Residents of the Cowley division of Oxfordshire County Council have until 18 December to complete a survey on the proposed low-traffic neighbourhoods for Cowley. For more information, see below and the residents’ website liveablecowley.org.uk.
Frequently asked questions
What is a low-traffic neighbourhood?
A low-traffic neighbourhood (LTN) also known as a liveable neighbourhood is a local area where people are better able to walk, cycle, scoot, wheelchair, and enjoy their street and public realm due to a lower level of through traffic. Shortcutting traffic is prevented through the use of modal filters and bus gates. An LTN leaves no route for through traffic within its perimeter and is usually bounded by main roads and other features such as railway lines or rivers.
Bus gates are ANPR-camera enforced points that allow buses and taxis through, but not private cars.
Connectors (also known as “point closures” or “modal filters”) are physical barriers that prevent all vehicle passing through but allow cycles, scooters, prams and other non-motorised traffic through.
A liveable neighbourhood (LN), also known as “low-traffic neighbourhood” or “LTN”, is an area roughly one-half to two square kilometres where people are better able to walk, cycle, scoot, wheelchair, and enjoy their street and public realm due to a diminished presence of the automobile.
The starting place for better liveability is removing through-traffic. This can be accomplished by the use of modal filters and bus gates. In the medium term, the county’s own aspiration is to develop a number of fully fledged liveable neighbourhoods (“low-traffic neighbourhood” in county parlance). These include not only the modal filters but also: pocket parks, on-street secure cycle parking hangars, and other touches to help people enjoy the public space around them. For a glimpse, the place to look is the borough of Waltham Forest in London.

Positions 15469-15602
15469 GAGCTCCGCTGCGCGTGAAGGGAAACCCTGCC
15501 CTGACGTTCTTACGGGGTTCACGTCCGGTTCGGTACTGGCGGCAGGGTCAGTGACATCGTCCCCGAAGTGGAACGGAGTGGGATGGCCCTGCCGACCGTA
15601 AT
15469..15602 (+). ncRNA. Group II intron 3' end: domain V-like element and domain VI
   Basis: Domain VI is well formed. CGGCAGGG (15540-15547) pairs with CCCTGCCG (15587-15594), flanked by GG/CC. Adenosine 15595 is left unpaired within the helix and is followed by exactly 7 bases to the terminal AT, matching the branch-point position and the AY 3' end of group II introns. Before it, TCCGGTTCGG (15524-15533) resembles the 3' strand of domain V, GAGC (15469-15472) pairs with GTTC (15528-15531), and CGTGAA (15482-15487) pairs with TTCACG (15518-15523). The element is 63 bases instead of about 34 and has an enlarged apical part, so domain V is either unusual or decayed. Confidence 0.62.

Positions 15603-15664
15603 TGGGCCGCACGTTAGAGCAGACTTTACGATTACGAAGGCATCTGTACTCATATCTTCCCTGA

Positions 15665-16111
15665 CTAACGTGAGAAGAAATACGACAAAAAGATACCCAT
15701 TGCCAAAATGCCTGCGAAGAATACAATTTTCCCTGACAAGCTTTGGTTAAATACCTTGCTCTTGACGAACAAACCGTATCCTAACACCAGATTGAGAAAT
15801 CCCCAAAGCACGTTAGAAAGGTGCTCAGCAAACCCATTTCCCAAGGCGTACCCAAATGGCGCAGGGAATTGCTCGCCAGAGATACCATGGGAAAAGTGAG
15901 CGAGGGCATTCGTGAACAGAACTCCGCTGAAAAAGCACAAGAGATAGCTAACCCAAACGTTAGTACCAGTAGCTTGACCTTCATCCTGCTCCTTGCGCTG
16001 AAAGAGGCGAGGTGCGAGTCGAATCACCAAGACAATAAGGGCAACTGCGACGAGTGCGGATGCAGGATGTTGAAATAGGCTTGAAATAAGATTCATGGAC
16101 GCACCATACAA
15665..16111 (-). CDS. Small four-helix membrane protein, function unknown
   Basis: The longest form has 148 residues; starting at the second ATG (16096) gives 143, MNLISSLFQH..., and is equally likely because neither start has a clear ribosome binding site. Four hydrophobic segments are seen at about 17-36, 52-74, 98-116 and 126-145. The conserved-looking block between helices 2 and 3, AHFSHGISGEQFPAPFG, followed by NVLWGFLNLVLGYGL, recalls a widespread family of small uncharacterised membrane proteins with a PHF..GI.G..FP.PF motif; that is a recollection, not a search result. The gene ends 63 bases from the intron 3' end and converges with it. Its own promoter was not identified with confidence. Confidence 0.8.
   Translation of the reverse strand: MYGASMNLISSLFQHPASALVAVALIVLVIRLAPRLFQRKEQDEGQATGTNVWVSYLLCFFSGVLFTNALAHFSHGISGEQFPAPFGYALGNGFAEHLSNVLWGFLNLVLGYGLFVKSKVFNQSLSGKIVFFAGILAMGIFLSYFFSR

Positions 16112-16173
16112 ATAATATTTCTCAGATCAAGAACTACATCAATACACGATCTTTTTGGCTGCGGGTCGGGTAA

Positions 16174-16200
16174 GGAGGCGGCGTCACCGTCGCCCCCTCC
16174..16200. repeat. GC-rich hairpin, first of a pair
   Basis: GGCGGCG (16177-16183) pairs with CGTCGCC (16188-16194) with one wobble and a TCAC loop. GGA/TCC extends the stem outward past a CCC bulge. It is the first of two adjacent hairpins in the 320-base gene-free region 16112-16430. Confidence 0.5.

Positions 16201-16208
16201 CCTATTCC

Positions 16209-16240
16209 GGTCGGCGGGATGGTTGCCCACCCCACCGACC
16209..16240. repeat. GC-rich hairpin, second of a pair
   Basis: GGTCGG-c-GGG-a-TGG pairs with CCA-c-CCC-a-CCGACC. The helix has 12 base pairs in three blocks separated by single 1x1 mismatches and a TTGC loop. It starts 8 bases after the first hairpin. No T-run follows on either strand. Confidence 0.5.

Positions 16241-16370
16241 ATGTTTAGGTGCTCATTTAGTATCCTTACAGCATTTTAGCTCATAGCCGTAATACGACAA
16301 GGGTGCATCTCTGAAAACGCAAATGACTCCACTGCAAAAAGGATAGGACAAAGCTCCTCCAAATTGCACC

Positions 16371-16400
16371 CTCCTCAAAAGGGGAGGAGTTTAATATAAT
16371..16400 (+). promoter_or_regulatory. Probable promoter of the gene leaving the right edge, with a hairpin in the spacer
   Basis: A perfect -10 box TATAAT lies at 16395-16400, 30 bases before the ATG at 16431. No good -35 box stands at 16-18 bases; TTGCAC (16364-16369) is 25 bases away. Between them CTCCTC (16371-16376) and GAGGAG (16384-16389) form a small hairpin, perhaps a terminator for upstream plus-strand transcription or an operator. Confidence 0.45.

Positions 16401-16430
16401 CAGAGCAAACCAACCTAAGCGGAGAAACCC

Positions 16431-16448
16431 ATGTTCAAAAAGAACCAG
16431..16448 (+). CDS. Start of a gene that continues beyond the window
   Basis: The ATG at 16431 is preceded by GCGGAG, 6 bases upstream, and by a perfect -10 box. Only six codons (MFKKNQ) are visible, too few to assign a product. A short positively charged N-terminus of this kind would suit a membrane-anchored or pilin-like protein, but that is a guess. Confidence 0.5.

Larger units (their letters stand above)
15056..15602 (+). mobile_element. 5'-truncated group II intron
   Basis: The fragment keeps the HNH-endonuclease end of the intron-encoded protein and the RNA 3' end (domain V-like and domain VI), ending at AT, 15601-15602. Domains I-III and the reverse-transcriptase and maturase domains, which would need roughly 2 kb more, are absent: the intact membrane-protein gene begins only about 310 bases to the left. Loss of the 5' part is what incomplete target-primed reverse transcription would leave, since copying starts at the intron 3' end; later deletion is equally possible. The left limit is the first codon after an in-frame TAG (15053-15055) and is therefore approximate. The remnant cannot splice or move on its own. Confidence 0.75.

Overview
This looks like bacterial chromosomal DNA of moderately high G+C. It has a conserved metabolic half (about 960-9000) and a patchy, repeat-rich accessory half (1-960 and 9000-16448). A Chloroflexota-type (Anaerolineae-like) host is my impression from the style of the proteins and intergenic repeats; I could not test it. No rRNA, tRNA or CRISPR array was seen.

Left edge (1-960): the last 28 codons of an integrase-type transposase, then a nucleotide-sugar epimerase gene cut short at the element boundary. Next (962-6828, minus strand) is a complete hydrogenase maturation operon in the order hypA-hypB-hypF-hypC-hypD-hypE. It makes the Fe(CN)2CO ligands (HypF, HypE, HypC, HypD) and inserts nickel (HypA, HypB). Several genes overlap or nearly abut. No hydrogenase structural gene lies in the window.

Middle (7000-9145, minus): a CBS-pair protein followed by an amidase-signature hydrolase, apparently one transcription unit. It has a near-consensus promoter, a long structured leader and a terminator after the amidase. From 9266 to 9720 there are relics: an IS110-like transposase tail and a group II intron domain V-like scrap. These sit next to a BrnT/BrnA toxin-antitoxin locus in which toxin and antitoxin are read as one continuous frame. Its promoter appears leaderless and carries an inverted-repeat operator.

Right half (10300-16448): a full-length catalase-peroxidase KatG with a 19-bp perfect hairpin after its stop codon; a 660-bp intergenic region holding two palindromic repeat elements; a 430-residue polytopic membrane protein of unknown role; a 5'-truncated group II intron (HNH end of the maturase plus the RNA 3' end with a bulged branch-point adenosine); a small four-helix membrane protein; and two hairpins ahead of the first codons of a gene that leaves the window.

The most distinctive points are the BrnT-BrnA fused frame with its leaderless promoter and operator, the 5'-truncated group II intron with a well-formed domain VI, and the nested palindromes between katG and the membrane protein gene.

Liveable neighbourhood schemes often have to overcome a number of myths. This is becoming less of an issue as schemes such as those in Waltham Forest are now celebrating 5+ years of life. Nevertheless, this website by the supporters of the Waltham Forest schemes is a good myth-busting resource: https://wesupportmh.wordpress.com/myths/
Hate these proposals?
Forty years of Dutch experience and now 5+ years of Waltham Forest experience show that these ideas really work. Nevertheless, not everyone is going to welcome them. Here are some thoughts on specific issues that may arise.
“This is going to clog up ______ road.”
Liveable neighbourhoods are associated with overall reductions in vehicular traffic. The reason is that many short journeys will be done by other mode, where previously they might have been done by car.
In Oxford, the larger context is “Connecting Oxford“. If the enhanced version of this plan (“Connecting Oxford Plus“) is adopted, the impact will be fewer vehicle journeys on the main traffic arteries in East Oxford.
“The (police/fire/ambulance) won’t be able to do their job.”
Experience in Europe as well as in Waltham Forest shows this isn’t a problem. In many cases, journey times improve because there is less traffic on the road — even if the most direct route is no longer possible.
The Borough Commander in Waltham Forest states: “It is my view that this data does not show an increase in response times and therefore that the road closures in Waltham Forest have not had a significant impact on our services”.
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